How did I do that? It’s quite simple actually. The key is to have the right tools and some quality eyelets. Mine are from American Crafts. While I suppose you could use some permanent markers to do the job, I did it with black embossing powder and a heating tool. If you want to try this, you must use good set of tweezers because you can’t use your hands. It only takes a second to melt and once the powder does, be sure to give it about 30 seconds to cool before you place it down. If you don’t you risk marring the cover-up job. For other supplies and instructions, keep reading:
Die Cuts With a View (DCWV) textured cardstock
Basic Grey’s Eerie collection paper
Making Memories floss, metallic chipboard letters, Halloween foam stamps
American Crafts eyelets
Distress ink (Black Soot, Peeled Paint)
Ranger embossing powder (black)
Cut DCWV cardstock to desired size. (Card pictured is 5 inches by 6 inches.) Cut strips of printed paper into one inch sections and match them to the width of the card. Distress edges with tool and add black Distress ink directly to the edge of the paper. Stamp a sentiment in Versamark on colored cardstock and emboss with black embossing powder. Cut by hand and set aside. Emboss metallic chipboard letters and/or ink if desired and set aside. Attach paper strips to card with Glue Dots®. Mark large and small cross-stich “X’s” of varying heights with a pencil. Punch corresponding holes. Attach eyelets to larger holes. Stitch floss through the holes and tie tightly on the back side of card. Shadow edges of card with distress ink if desired. Add sentiment and other additional embellishments with mini Glue Dots®.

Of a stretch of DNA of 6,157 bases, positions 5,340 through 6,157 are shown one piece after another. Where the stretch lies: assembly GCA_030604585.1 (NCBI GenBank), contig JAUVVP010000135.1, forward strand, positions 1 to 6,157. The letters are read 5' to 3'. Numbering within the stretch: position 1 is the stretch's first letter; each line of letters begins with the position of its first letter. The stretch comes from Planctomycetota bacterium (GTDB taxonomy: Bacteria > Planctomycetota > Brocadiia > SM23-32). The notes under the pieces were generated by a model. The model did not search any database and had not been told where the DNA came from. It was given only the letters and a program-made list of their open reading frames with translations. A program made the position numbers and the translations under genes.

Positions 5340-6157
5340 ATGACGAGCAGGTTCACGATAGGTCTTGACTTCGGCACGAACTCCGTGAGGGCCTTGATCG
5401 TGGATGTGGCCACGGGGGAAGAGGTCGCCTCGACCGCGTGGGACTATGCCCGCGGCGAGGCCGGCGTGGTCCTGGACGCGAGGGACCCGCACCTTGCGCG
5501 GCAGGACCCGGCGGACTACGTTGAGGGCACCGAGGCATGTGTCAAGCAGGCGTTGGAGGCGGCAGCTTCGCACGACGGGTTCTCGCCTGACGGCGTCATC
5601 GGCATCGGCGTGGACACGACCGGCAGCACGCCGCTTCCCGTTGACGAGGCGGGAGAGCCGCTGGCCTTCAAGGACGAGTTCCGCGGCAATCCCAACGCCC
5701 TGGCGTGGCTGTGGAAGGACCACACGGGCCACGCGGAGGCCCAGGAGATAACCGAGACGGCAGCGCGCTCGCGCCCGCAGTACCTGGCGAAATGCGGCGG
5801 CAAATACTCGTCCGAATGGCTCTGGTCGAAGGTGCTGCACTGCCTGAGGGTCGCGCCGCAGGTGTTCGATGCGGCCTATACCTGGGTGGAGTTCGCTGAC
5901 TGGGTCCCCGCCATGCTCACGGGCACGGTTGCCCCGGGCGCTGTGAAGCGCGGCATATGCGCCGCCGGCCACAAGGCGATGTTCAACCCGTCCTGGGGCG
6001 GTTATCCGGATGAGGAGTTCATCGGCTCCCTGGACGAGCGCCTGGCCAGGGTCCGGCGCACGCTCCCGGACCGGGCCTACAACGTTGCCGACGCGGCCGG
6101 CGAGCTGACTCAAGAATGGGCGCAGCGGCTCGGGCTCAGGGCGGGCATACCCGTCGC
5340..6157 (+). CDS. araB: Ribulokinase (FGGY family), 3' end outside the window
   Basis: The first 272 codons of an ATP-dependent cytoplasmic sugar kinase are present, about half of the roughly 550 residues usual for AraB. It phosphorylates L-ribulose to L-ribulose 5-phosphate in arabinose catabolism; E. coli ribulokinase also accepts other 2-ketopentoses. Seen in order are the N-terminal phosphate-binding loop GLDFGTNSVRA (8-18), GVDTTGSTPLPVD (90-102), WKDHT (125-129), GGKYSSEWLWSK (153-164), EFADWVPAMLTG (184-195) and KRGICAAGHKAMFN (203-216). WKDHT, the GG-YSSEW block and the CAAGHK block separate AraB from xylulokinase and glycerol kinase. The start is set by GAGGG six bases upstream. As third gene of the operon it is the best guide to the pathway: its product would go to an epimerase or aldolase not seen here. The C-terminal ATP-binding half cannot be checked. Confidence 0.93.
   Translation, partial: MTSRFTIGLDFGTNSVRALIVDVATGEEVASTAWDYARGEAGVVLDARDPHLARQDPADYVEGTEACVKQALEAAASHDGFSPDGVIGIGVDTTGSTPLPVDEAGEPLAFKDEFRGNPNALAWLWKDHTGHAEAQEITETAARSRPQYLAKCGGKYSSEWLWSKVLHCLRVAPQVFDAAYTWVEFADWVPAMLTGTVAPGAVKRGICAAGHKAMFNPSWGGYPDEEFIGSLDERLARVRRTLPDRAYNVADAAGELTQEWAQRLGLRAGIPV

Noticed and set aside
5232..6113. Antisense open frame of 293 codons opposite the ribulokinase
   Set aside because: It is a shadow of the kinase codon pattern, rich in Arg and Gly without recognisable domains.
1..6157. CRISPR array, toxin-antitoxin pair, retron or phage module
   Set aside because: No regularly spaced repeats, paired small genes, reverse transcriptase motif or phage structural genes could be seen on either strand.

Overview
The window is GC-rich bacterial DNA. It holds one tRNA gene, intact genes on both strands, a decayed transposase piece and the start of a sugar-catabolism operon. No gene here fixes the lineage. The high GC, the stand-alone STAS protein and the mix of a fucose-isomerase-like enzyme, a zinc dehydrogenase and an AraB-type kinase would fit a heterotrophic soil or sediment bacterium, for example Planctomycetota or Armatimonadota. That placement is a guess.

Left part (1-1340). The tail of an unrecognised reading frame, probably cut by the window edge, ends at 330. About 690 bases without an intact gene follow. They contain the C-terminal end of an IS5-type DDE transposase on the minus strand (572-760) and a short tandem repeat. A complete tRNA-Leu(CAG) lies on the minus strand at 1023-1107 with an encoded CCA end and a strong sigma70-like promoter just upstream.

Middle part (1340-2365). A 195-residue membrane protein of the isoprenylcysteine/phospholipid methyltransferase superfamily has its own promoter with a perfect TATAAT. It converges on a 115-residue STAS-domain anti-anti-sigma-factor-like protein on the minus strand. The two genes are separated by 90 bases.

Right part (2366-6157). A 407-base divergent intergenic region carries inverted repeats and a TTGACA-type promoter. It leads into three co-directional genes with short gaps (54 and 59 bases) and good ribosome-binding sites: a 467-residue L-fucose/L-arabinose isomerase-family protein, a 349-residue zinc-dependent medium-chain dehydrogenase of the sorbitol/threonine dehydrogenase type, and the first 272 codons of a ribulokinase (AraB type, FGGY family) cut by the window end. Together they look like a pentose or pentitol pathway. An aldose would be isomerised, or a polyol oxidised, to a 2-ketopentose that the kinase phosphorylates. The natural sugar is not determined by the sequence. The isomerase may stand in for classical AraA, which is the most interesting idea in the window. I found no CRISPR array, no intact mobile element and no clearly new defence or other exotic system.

So tell me, does this little box hold tricks or treats? While the answer is ultimately your decision, I can show you how easy this project is to make. Here is a list of what you will need:
One unfinished wooden box (found at any craft store)
Basic Grey’s Eerie collection paper
Acrylic paint (Purple, Black)
Distress ink (Black Soot)
Alcohol ink (Caramel)
Distress Stickles (Rock Candy)
Sizzix die cuts (Spooky House, Picket Fence)
Grungeboard die cut (Skeleton)
File (for distressing and finishing edges)
Paint the inside and outside of the box that will not be covered by paper. (This can be as much or as little as you would like.) Take measurements and using Glue Dots®, add paper to the sections of the box that you would like covered.
File edges and shade with distress ink.
Punch out assorted die cuts with black cardstock and paint assorted chipboard/cardboard pieces; add Stickles for texture. After drying, add the pieces as desired with Glue Dots®. (Note: Pop up Glue Dots® help add dimension.)
To create a “window” for the top of the box, decorate a chipboard/cardboard shape with alcohol ink (or distress ink) and attach it to a piece of acetate with mini Glue Dots®. Attach the assembled window to the box with additional mini Glue Dots®. NOTE: My “window” was made with upcycled goods. The pane was the leftover die cut from my son’s Memory card game and the acetate was leftover packaging from some acrylic stamps.